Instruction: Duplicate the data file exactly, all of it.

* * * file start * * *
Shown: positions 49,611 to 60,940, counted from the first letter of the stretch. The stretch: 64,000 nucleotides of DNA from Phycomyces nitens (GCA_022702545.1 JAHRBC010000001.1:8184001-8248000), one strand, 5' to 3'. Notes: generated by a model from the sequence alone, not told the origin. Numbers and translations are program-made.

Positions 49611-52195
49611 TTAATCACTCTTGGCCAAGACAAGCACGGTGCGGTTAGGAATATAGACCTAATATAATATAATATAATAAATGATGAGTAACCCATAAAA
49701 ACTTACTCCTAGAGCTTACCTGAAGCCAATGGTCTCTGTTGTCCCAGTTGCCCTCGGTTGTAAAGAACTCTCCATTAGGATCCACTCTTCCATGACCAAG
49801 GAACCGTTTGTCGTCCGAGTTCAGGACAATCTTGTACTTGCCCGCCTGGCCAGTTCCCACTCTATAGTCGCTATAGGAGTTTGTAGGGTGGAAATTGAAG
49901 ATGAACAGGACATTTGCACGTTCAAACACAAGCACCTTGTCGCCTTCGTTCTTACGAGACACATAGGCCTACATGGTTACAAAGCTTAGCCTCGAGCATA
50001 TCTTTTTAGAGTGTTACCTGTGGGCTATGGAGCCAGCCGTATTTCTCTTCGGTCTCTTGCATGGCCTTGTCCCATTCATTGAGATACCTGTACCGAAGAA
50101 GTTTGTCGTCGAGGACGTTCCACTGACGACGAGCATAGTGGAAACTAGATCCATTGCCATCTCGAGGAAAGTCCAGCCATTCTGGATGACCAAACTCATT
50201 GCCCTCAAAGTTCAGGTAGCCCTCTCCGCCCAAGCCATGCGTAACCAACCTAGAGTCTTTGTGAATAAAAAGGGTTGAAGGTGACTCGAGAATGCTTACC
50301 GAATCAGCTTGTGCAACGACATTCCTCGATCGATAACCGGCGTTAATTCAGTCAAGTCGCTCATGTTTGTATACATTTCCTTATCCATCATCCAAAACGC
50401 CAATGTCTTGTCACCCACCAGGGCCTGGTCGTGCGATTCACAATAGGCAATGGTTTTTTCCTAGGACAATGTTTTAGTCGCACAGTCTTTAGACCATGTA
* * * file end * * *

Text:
Shown: positions 49,611 to 60,940, counted from the first letter of the stretch. The stretch: 64,000 nucleotides of DNA from Phycomyces nitens (GCA_022702545.1 JAHRBC010000001.1:8184001-8248000), one strand, 5' to 3'. Notes: generated by a model from the sequence alone, not told the origin. Numbers and translations are program-made.

Positions 49611-52195
49611 TTAATCACTCTTGGCCAAGACAAGCACGGTGCGGTTAGGAATATAGACCTAATATAATATAATATAATAAATGATGAGTAACCCATAAAA
49701 ACTTACTCCTAGAGCTTACCTGAAGCCAATGGTCTCTGTTGTCCCAGTTGCCCTCGGTTGTAAAGAACTCTCCATTAGGATCCACTCTTCCATGACCAAG
49801 GAACCGTTTGTCGTCCGAGTTCAGGACAATCTTGTACTTGCCCGCCTGGCCAGTTCCCACTCTATAGTCGCTATAGGAGTTTGTAGGGTGGAAATTGAAG
49901 ATGAACAGGACATTTGCACGTTCAAACACAAGCACCTTGTCGCCTTCGTTCTTACGAGACACATAGGCCTACATGGTTACAAAGCTTAGCCTCGAGCATA
50001 TCTTTTTAGAGTGTTACCTGTGGGCTATGGAGCCAGCCGTATTTCTCTTCGGTCTCTTGCATGGCCTTGTCCCATTCATTGAGATACCTGTACCGAAGAA
50101 GTTTGTCGTCGAGGACGTTCCACTGACGACGAGCATAGTGGAAACTAGATCCATTGCCATCTCGAGGAAAGTCCAGCCATTCTGGATGACCAAACTCATT
50201 GCCCTCAAAGTTCAGGTAGCCCTCTCCGCCCAAGCCATGCGTAACCAACCTAGAGTCTTTGTGAATAAAAAGGGTTGAAGGTGACTCGAGAATGCTTACC
50301 GAATCAGCTTGTGCAACGACATTCCTCGATCGATAACCGGCGTTAATTCAGTCAAGTCGCTCATGTTTGTATACATTTCCTTATCCATCATCCAAAACGC
50401 CAATGTCTTGTCACCCACCAGGGCCTGGTCGTGCGATTCACAATAGGCAATGGTTTTTTCCTAGGACAATGTTTTAGTCGCACAGTCTTTAGACCATGTA